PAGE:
The entire system can grind to a halt. Having a supply chain that involves multiple nations like the United States and China will most certainly be re-evaluated. It’s better to have all the needed components of a particular name brand product to build closer to home. This will kill some tech manufacturing firms and enrich others.
The use of AI automation is going to make it more attractive for manufacturing to come back to the USA. That will shorten the length of supply chains while ensuring their security.
Apple’s already indicated that it won’t be able to make a sufficient supply of its Smartphones for the year. That’ll be true of other smartphone makers…some won’t make it. It has already begun.
The is Irony is that a virus that originated in China is ultimately helping China’s economy to bounce back. China has the capacity to manufacture much of the equipment needed in other parts of the world, including our own. Long term, many companies are going to be looking at diversifying their supply chain. They’ll avoid putting all their eggs in one basket.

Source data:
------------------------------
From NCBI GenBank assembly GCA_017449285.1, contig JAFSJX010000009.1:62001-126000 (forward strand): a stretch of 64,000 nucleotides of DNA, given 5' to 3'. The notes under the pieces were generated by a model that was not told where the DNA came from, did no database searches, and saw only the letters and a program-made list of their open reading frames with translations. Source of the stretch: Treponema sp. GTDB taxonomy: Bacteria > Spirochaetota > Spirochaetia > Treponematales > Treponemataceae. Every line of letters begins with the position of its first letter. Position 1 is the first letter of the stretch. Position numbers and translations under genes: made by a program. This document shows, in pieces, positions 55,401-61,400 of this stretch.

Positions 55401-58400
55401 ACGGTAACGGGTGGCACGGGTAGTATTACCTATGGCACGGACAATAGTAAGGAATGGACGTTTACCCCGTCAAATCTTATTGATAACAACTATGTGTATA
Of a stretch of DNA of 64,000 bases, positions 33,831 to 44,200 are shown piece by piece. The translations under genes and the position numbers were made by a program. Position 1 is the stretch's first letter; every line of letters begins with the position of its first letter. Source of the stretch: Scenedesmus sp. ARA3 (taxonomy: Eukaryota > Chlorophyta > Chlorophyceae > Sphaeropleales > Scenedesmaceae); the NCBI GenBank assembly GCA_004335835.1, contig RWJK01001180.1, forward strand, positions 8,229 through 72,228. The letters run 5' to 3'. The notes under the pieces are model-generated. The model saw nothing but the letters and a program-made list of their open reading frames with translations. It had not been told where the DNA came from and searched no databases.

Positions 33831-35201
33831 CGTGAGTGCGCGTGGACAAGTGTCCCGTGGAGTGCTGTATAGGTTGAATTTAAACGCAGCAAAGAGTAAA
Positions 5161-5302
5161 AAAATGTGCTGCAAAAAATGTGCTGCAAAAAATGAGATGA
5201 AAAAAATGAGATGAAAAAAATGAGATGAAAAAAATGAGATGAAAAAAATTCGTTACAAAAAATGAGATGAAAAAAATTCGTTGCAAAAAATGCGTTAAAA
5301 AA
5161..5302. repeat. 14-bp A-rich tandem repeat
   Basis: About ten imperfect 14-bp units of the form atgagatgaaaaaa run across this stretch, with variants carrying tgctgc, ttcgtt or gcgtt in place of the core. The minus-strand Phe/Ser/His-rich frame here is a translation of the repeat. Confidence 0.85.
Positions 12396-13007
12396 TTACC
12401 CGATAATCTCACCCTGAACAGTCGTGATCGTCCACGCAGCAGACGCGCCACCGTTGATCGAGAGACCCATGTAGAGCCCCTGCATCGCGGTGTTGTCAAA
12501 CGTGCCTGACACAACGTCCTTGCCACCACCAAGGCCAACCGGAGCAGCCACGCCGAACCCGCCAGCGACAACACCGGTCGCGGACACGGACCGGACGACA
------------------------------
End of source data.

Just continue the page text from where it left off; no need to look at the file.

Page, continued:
5. Everyone in the company working in and from one building – or any company-owned building – has changed forever.
In an April 20th Fast Company article, several enterprise CEOs and influencers, including Jared Spataro (corporate vice president, Microsoft 365), agree that working from home and increased video conferencing will become the new normal.
Jared Spataro is quoted as saying,“This time will go down as a turning point for the way people work and learn. We have a time machine as China navigates its return back to work—and we’re not seeing usage of Microsoft Teams dip. People are carrying what they learned and experienced from remote work back to their “new normal.” We’re learning so much about sustained remote work during this time.”